Friday, August 1, 2014

Let's Potty! A Terrific Resource

I sometimes have the opportunity to review new books and products that are designed for children and parents. I recently had the pleasure to take a look at Let’s Potty, a potty training board game created by Aim High Games, Inc. 

Did you know that the term “potty training” is one of the most-searched terms of all parenting issues? No wonder. It can be fraught with tension between child and parent, competition among parents, and feelings of frustration and despair. This fresh and creative product, designed to facilitate the toilet training process, is a new resource to deal with those challenges.

I am a big fan of multifaceted approaches to issues. For example, I think a book can be a good starting point for talking to children about something new or upsetting —whether it is starting school, moving to a new home, a loved one’s death, and so on. Likewise a game can be an ideal vehicle for dealing with a developmental step. Game playing builds social skills as well as cognitive and physiological abilities. Young children love playing games. They enjoy the back-and-forth, the rules, the feeling that they are doing something grown up. And this lighthearted game reinforces all those needs, and does it uniquely and with spirit. It also provides parents and children with accessible vocabulary to use for potty training and experiences to refer to in the real world.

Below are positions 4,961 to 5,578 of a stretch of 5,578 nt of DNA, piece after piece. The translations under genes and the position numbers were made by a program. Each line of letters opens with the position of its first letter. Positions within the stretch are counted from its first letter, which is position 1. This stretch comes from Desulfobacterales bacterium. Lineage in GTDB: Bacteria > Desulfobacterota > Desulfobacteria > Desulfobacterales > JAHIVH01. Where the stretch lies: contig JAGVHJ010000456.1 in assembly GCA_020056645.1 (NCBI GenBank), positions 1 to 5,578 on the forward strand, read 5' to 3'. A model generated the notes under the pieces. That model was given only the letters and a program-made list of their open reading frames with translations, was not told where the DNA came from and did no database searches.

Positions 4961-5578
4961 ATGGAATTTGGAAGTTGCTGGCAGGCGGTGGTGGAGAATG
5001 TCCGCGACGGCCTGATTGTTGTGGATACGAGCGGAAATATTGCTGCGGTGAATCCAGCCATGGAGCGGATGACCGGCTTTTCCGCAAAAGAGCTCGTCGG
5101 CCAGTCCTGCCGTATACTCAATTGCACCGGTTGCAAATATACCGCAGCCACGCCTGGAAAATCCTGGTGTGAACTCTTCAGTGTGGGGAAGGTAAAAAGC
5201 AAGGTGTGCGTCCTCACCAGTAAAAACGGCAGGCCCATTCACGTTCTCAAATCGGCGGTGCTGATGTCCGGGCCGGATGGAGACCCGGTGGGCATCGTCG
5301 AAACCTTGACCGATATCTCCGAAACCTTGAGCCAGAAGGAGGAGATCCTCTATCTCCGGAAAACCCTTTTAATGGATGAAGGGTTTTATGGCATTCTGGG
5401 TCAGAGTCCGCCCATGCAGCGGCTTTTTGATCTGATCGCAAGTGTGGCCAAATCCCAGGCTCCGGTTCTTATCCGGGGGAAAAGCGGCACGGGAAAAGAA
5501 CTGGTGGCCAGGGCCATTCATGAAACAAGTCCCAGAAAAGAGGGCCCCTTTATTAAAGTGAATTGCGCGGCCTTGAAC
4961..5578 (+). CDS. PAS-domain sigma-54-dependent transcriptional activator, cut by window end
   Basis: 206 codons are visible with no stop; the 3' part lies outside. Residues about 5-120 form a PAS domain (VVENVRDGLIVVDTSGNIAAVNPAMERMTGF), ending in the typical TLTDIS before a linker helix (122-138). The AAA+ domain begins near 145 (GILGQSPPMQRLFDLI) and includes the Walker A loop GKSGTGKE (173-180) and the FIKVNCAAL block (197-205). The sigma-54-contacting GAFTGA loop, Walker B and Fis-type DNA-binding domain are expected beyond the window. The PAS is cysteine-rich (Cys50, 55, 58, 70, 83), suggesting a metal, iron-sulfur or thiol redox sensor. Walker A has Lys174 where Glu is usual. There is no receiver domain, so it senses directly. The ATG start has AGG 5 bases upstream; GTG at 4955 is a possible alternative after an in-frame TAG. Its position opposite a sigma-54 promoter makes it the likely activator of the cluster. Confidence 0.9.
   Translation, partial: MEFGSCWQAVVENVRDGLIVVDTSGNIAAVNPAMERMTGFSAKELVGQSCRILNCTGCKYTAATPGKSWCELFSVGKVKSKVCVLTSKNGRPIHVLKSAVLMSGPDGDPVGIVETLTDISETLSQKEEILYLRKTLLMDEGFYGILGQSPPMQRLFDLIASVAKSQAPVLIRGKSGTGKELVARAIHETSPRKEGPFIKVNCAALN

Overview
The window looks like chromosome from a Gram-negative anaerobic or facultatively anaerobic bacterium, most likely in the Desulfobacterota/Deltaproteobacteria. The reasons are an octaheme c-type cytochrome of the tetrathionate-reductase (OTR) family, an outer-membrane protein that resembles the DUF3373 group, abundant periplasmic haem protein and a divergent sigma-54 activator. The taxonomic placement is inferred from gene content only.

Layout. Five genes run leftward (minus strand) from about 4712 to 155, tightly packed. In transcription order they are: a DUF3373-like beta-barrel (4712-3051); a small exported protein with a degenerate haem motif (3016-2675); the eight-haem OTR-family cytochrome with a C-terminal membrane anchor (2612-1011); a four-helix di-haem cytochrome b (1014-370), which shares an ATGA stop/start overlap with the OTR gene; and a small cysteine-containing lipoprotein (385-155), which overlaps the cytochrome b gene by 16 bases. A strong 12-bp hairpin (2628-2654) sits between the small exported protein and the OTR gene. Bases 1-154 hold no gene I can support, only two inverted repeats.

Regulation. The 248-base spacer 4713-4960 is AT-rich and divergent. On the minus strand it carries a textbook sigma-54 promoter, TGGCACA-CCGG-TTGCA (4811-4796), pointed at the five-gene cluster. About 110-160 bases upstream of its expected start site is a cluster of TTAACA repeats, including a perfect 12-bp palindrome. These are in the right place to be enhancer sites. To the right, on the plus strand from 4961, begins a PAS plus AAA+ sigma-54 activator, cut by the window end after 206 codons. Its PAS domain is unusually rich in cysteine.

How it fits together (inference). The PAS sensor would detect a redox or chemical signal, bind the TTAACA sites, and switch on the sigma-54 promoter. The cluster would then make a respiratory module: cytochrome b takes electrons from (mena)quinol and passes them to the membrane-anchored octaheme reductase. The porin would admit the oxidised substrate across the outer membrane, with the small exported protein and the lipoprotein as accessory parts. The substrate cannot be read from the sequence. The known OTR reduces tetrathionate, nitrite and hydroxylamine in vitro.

I loved this game—its colorful graphics, humorous style, and lighthearted touch offer parents a fun way to take some of the angst out of toilet training. If you are thinking about or in the process of toilet training your young child, check out this award winning game. It is a terrific resource. For more information, go to

Saturday, July 26, 2014

Reading Early May Increase Brain Power

As if I needed to have one more reason to encourage parents to read to their children!

A new study from the University of Edinburgh finds that developing early reading skills may lead to higher intelligence scores later on. This longitudinal study compared twins over the course of many years, and found that the twin whose early reading ability was stronger scored higher in intelligence testing over the course of years, even at age 16.

Of course, the best reason to read to your young children is to love the time together, and show your young one the joys of reading and learning. But in case you are motivated or intrigued by this interesting study, published in a reputable research journal, I thought I'd share it!

Here is a link to a description of the study. 

Monday, July 21, 2014

Take a (Picture) Walk

It might be time to lose the words—for now anyway. 

Enjoy a leisurely stroll through the pictures of a book. Take your time. The idea behind a picture walk is that you go through a book’s illustrations before reading it in order to get an idea of what is included in the book.

The discussion may be engaging enough that you don’t get around to actually reading the book—in that sitting. Have your child tell you what she sees. Ask her what is happening and listen to what she see says. Once you actually read the book, you can compare what you both predicted the book to be about to what it actually turned out to be.

Enjoy the journey!

Tuesday, June 24, 2014

Just What the Doctor Ordered . . .

Read aloud to your very young children--from birth.